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While dentists work diligently to save a tooth, their efforts do not always avoid extraction. If your dentist recommends pulling a tooth, you will have several options to replace the missing tooth after you heal from the extraction. These tooth replacement options after extraction include implants, removable bridges, and fixed bridges. Choosing the best among these for you will be a discussion to have with your dentist. However, understanding each’s advantages and disadvantages will make you a more informed patient and a better participant in choosing the ideal tooth replacement for your oral health.
Why You Should Not Leave the Space After an Extraction
When you have an extraction, you may feel tempted to leave the space in your mouth instead of addressing it, especially if the missing tooth is at your mouth’s back. Of course, not choosing a tooth replacement will save you money immediately. But, this option could become more costly over time. A missing tooth presents several problems that worsen the longer the gap remains in your mouth.
First, think back to when you were a child and lost a baby tooth. Eating became very uncomfortable until the adult tooth grew into place. The same sensation of discomfort happens when you have a tooth pulled, but you don’t get relief from a new one growing in its place.
Secondly, a missing tooth can cause the others surrounding it to shift. Movement of the teeth can impact your previously straight smile’s appearance.
Lastly, many people may experience bone loss at the site of the missing tooth. In fact, during the first year after a tooth extraction, the bone’s width at the site decreases by 25%. Between one and three years after the extraction, bone loss can reach 40%. A loss of bone mass makes some tooth replacement options after extraction more difficult. To retain as many choices as possible, consult with a dentist as soon as possible after getting an extraction.
Tooth Replacement Options After Extraction
After tooth extraction, the dentist will evaluate your oral health, including the amount of bone at the site and the tooth’s location. Using this information, you will get a recommendation for the best tooth replacement options after extraction for your case.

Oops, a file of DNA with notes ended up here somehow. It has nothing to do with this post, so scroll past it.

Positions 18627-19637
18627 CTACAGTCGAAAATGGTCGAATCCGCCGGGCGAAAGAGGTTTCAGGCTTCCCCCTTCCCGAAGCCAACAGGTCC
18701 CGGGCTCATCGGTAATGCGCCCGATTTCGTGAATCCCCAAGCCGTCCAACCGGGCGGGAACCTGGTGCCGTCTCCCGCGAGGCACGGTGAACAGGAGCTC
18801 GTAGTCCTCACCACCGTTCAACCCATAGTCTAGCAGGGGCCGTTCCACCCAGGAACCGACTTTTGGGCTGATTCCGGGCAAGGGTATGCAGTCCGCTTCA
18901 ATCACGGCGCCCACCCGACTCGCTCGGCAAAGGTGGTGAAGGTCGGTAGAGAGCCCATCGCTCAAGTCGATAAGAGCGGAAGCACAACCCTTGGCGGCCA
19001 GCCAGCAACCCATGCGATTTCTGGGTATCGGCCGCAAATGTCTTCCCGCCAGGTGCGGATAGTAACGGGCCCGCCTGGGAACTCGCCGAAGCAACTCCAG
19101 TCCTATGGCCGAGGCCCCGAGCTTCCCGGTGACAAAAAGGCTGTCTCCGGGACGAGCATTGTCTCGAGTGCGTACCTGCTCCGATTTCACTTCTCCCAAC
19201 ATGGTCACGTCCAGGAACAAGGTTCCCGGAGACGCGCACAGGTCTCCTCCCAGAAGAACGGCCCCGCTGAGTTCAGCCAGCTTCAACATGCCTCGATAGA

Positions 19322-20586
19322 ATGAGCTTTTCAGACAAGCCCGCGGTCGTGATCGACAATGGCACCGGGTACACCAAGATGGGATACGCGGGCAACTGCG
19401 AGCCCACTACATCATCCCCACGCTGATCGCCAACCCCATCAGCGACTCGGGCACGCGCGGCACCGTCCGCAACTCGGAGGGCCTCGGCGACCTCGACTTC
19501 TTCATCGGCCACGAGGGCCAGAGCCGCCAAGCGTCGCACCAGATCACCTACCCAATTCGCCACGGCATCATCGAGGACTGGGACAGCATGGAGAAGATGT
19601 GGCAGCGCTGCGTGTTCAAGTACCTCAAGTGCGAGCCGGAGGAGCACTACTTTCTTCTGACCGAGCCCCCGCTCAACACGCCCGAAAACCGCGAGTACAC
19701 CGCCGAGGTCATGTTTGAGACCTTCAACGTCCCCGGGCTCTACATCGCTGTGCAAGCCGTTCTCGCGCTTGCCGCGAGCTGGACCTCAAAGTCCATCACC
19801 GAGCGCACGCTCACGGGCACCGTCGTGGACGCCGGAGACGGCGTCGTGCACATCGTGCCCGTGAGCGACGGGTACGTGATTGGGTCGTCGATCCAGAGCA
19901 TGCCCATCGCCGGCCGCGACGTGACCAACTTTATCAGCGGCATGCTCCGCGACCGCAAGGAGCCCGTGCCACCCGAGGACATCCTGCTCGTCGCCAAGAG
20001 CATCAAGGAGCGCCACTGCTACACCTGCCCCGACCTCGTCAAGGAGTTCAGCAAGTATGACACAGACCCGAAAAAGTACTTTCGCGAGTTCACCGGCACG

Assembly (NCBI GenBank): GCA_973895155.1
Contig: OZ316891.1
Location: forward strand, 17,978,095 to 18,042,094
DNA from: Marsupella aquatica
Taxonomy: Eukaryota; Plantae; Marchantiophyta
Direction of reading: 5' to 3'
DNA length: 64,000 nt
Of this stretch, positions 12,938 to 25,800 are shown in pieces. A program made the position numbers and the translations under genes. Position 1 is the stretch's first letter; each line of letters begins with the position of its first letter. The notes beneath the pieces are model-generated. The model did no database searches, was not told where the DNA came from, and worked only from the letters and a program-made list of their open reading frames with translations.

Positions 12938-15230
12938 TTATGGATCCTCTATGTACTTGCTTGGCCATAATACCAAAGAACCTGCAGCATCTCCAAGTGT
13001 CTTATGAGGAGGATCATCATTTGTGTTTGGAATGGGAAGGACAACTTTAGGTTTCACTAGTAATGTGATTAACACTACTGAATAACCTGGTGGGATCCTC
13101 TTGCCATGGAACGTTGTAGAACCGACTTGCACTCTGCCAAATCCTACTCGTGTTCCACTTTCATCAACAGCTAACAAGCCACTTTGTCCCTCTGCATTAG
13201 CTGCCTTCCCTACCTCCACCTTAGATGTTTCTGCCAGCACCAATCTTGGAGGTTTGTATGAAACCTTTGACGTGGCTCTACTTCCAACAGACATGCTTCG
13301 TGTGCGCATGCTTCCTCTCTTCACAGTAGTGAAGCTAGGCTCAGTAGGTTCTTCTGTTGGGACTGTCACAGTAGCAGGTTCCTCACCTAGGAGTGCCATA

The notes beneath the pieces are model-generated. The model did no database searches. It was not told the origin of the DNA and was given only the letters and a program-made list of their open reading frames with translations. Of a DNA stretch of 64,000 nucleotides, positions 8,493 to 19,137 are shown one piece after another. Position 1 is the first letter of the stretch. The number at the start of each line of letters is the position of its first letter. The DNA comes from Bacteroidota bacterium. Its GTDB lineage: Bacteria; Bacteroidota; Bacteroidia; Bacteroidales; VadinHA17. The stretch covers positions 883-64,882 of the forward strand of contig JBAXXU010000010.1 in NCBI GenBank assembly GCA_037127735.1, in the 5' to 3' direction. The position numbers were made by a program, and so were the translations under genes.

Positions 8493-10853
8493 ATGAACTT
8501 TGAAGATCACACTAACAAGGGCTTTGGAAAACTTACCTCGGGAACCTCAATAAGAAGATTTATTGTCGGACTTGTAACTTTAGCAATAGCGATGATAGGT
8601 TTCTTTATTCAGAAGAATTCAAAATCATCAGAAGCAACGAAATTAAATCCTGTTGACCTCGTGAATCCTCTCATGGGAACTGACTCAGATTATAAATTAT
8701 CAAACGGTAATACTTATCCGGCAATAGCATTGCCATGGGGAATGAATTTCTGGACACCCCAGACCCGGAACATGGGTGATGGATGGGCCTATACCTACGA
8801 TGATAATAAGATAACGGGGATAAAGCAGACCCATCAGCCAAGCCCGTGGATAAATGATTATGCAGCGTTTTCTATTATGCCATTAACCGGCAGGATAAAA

1. Dental Implant
Perhaps the best option to replace a missing tooth is an implant. Dental implants most closely mimic the look and feel of a natural tooth. Just like your other teeth, implants are rooted in your bone and can prevent bone loss. More than 500,000 Americans get implants annually, adding to the already three million people who have this type of dental fixture.
When you get a dental implant, the dentist prepares the missing tooth’s site to accept the titanium implant. This implant will naturally fuse with the bone over time, for a strong bond that lasts a lifetime. The implant’s crown closely resembles the color and shape of the extracted tooth for a seamless appearance in your mouth. Surrounding teeth also do not need filing for an implant.
Unlike other options, dental implants are permanent and last for the rest of your life. Instead of getting new bridges every decade, you can have a single implant for a lifetime that will look and feel like the rest of your natural teeth. You can also get dental implants to replace multiple teeth for a more comfortable, longer-lasting alternative to dentures.
2. Partial Dentures or Removable Bridge
Partial dentures, also known as removable bridge, is an option that replaces a missing tooth by using a gum-colored plate that you wear at the top of your mouth. The replacement tooth on this plate is a customized design to align with the missing tooth spot in your mouth. Like full dentures, you will need to remove the bridge and clean it nightly.
While this option may cost less than others, it typically will only last for a decade. A removable bridge also does not look or feel as natural as a dental implant. In some cases, wearing a partial denture can cause bone loss because the bridge does not address the bone’s problem at the site, no longer having anything to protect it.
3. Fixed Bridge
If you don’t want a removable option, you may consider a fixed bridge. A fixed bridge stays in your mouth, removing the need to take it out each night and clean it. However, you still need to care for a fixed bridge. These tooth replacements don’t last as long as removable bridges, and can potentially fail after five to ten years if not properly cared for.
The shorter lifespan is only one concern with wearing a fixed bridge. To anchor the tooth replacement in your mouth, the dentist must file down the teeth adjacent to the gap. Because these healthy teeth need grinding down for the bridge, you will always have to replace the fixed bridge with the same type of dental hardware.
Also, in the same way, that removable bridges don’t stimulate bone growth at the missing tooth site, leading to bone loss, fixed bridges can lead to a reduction in bone mass.
4. Resin-Bonded Bridge
A resin-bonded bridge may be an option for a missing front tooth that does not experience molars’ stresses when eating. Unlike a fixed bridge, a resin-bonded bridge does not require damaging the nearby teeth. Instead, this bridge uses attachments to hold it in place on the nearby teeth.
A resin-bonded bridge’s benefit is its appearance is more natural than a partial denture or fixed bridge. However, the wings used to hold this bridge in place do not make it as strong an option as an implant or a fixed bridge.
Don’t Leave a Gap in Your Mouth
If you need to discuss your tooth replacement options after extraction with a professional, schedule a visit with Matthews Family Dentistry for a consultation. The dentist will talk about the best options for you based on your current oral health. With proper dental care, you can get the solution that will restore your smile.